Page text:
Parque de LevanteBack to Projects list
- 100M - 1Bn
Murcia, Spain, was founded by the Moors in 825 AD on the banks of the Rio Segura. The municipal government commissioned the master plan for Parque de Levante, an underdeveloped 100-acre parcel, which for generations had been the site of various informal uses, including market fairs and small-scale orcharding and gardening. Recognizing that historic activity, the goals of the master plan are found in the Latin roots of the word horticulture: hortus (garden) + cultura (culture). These goals include the preservation and restoration of the orchards and the riparian landscape around the river, which traverses the site and formerly sustained the orchards. In addition, the park is conceived of as a canvas for what is variously known as site-specific art, Land Art, or Environmental Art. While each of these terms refers to a spectrum of artistic practices, they all actively engage the landscape. On the park’s urban edge to the west, a ‘campus’ of three museum structures will be devoted to the same topic, creating an intense and profound relationship between Murcia’s city dwellers and nature.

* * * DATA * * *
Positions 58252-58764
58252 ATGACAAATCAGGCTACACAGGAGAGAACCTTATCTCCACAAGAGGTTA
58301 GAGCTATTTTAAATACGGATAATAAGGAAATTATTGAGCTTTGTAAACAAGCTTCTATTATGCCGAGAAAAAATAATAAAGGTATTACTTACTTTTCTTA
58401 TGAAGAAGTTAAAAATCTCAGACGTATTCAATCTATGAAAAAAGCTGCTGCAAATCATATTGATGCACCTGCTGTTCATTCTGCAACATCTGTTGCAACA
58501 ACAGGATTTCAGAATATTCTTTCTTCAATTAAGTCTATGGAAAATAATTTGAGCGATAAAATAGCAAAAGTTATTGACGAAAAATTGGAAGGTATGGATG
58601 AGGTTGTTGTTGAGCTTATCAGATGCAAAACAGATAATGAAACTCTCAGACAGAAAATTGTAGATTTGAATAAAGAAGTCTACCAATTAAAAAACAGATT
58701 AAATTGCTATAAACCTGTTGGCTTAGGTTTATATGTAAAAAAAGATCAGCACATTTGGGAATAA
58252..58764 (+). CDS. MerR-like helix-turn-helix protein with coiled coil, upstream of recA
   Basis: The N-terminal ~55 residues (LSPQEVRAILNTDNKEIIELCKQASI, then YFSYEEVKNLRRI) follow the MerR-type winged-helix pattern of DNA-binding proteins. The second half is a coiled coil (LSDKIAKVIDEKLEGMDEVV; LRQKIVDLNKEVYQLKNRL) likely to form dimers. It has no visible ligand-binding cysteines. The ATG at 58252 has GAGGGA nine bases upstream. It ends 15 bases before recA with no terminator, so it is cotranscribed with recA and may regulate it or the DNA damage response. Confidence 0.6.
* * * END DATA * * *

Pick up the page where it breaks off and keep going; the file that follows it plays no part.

Two primary circulation paths connect the park with the city, while providing for unique interactions with art and nature. A boardwalk (Malecón) parallels the restored banks of the river, while the shaded Paseo meanders through restored orchards and other varied natural habitats. Other paths allow for bicycles and jogging and two proposed foot bridges connect the northern and southern portions of the park.
The lack of a long-term plan for the site resulted in an unfortunate decision to extend a broad, high-use avenue through the site several years ago, effectively creating two separate parcels with unsuitable pedestrian crossings at the edges of the park. The master plan proposes a sloping land-bridge, which gradually rises from the park level and extends the Paseo over the avenue, just as the Malecón passes under it, re-establishing the park as a single continuous public space.